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The Role of Non-Profit Housing Counselors in Promoting Affordable Housing Opportunities


Housing on merit (HUM) creates a connection to permanent, affordable housing for many vulnerable people fighting for affordable housing. We envision a world in which everybody has a home - regardless of income, credit history, location, or risk history. To create a method for making this vision a reality, we create plans for creating home that both meets community needs and prevents displacement from natural disasters and other causes. Communities constructed with HIP principles share many values: strong public services, low income, healthy neighborhoods, access to safe recreation and wholesome food, involvement in local economic development and improvement, and constant management of public resources.

The value of the vision is strengthened by our ability to work with our partners at all levels to achieve it. Community development involves a broad selection of housing activities such as: development of affordable housing, inclusion of vulnerable areas and the elderly from the development process, and access to quality health services and preventing foreclosures. The program focuses on those key areas:

Creating housing on merit demands a multi-pronged strategy. Our multi-pronged strategy starts by recognizing that building and sustaining a vibrant, integrated, economically and socially stable neighborhood demands a multifaceted work. Additionally, it requires the commitment to a wide range of common solutions such as: positive externalities, such as comprehensive reinvestment in schools and neighborhood improvement, and focused interventions. These solutions are designed to deal with the entire range of the complex array of problems that can cause displacement, including: demographics, environmental change, health care, poverty, and gentrification. We work to make these issues relevant in the decision making processes of buying and selling, while working to strengthen the fabric of the areas in which people live.

Among the most troubling issues in the United States today is the unequal distribution of wealth. Some areas are especially troubling, as they've experienced dramatic decreases in home prices and foreclosure rates, even as other areas are still comparatively wealthy. Income and wealth gaps are a serious cause for concern, as they are an integral contributor to both health care and quality of life. Though some individuals may lack perfect health, and others may lack adequate access to high quality home, the poor health of many individuals contributes to a system where many are unable to afford the housing they need or deserve.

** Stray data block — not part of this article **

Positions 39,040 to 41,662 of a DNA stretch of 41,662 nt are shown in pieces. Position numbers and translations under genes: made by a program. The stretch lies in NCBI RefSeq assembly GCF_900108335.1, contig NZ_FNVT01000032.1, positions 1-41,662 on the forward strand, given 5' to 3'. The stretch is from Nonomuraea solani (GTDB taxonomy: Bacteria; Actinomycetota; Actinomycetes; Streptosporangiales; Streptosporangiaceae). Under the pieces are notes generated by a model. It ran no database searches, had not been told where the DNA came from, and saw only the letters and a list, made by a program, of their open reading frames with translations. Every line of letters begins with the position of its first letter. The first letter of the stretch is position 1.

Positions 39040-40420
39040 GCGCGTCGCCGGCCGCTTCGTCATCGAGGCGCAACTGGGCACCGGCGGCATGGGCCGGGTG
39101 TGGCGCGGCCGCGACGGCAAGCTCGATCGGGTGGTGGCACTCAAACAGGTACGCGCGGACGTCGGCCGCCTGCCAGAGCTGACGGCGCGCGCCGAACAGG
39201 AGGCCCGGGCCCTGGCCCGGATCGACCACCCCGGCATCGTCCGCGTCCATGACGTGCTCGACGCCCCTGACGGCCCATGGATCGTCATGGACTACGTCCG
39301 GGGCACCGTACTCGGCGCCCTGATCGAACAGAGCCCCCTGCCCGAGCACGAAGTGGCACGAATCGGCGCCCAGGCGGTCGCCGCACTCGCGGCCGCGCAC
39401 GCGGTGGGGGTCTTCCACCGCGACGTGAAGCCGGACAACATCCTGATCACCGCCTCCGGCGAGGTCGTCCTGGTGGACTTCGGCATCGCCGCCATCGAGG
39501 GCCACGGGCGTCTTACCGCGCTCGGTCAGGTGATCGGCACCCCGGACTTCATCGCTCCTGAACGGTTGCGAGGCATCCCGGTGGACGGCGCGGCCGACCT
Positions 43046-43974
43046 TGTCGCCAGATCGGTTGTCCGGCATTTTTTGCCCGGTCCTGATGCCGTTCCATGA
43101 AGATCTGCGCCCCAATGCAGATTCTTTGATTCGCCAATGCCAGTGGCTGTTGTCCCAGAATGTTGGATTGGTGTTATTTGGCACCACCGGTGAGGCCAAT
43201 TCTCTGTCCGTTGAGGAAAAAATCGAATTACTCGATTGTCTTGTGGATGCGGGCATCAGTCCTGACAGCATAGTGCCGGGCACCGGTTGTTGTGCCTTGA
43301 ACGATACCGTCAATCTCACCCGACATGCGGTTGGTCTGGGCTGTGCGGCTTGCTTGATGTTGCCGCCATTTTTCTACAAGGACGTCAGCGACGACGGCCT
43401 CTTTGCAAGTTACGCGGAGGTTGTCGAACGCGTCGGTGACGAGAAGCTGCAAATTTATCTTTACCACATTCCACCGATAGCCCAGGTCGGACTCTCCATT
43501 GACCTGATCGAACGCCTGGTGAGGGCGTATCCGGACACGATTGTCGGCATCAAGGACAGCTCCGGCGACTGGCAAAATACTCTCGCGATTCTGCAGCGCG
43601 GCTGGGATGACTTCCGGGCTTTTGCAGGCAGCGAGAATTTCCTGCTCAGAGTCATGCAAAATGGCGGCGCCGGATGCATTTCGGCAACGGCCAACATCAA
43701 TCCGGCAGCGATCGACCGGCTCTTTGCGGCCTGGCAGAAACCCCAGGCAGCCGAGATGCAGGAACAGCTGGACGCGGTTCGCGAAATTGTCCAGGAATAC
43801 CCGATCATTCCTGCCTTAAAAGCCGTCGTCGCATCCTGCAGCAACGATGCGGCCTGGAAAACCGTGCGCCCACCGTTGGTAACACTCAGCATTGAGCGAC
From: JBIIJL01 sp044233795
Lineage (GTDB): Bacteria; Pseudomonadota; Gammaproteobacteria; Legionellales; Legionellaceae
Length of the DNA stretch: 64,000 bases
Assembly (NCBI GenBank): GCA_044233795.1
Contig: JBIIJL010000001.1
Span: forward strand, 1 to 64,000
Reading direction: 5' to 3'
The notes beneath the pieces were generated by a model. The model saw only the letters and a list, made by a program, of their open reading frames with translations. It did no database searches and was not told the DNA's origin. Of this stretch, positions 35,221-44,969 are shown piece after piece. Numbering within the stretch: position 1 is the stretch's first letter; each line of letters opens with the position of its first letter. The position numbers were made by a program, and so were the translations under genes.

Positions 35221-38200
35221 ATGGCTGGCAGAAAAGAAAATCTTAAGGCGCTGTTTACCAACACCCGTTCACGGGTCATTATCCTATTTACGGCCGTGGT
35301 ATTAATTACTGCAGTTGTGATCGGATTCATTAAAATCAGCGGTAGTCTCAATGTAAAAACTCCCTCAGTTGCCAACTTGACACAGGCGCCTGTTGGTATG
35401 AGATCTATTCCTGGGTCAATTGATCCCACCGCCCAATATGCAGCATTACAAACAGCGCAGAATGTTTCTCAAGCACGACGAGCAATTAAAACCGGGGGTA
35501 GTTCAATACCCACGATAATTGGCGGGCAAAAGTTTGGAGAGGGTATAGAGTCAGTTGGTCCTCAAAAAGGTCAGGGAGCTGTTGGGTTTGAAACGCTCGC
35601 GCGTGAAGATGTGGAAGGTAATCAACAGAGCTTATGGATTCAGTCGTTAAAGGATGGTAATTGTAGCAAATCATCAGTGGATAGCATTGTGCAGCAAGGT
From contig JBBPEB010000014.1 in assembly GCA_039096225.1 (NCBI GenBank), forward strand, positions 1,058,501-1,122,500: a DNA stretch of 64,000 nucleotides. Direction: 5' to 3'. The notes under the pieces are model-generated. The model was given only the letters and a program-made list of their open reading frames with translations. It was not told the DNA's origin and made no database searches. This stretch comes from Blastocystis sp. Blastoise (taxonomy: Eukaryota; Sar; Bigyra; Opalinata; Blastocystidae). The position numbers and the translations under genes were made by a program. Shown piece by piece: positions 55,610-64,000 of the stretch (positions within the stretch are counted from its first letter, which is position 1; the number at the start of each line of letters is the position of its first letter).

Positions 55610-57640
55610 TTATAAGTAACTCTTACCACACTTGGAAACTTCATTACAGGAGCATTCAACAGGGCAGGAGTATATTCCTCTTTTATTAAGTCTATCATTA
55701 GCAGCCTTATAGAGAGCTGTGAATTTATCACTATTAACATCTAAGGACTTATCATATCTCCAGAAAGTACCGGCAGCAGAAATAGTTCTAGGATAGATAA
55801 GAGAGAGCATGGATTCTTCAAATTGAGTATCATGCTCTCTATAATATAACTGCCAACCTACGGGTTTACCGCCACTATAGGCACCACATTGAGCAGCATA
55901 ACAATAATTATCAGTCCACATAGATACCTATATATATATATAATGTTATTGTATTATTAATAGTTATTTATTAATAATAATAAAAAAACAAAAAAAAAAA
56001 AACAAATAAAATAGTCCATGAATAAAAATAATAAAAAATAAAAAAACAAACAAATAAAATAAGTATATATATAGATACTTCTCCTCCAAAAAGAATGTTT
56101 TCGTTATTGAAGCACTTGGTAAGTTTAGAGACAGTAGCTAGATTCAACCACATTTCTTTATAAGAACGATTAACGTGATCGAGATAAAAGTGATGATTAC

Building and sustaining prosperous neighborhoods requires addressing the unequal distribution of wealth. This starts by building a culture of inclusion, which includes access to quality affordable housing, higher-quality colleges, job development and a higher standard of living. A critical component of this culture of inclusion is creating opportunities through educational and employment opportunities. Another important area for building a prosperous neighborhood is to guarantee access to quality, affordable medical care.

The Affordable Housing Initiatives of the Department of Housing and Urban Development (HUD) work with many different creative financing strategies to ensure that low-income and minority households can afford to purchase, rent, and preserve affordable housing. Creative funding includes programs such as: FHA Secured Home Loan Programs, the Federal-aid Neighborhood Centers, and the Neighborhood Stabilization Program. Furthermore, HUD also provides assistance for providing homeownership programs for those individuals who can't qualify for a conventional mortgage. In order to be eligible for this assistance, an individual or family must demonstrate the capacity to repay the mortgage loan using earnings from other sources. Go Back

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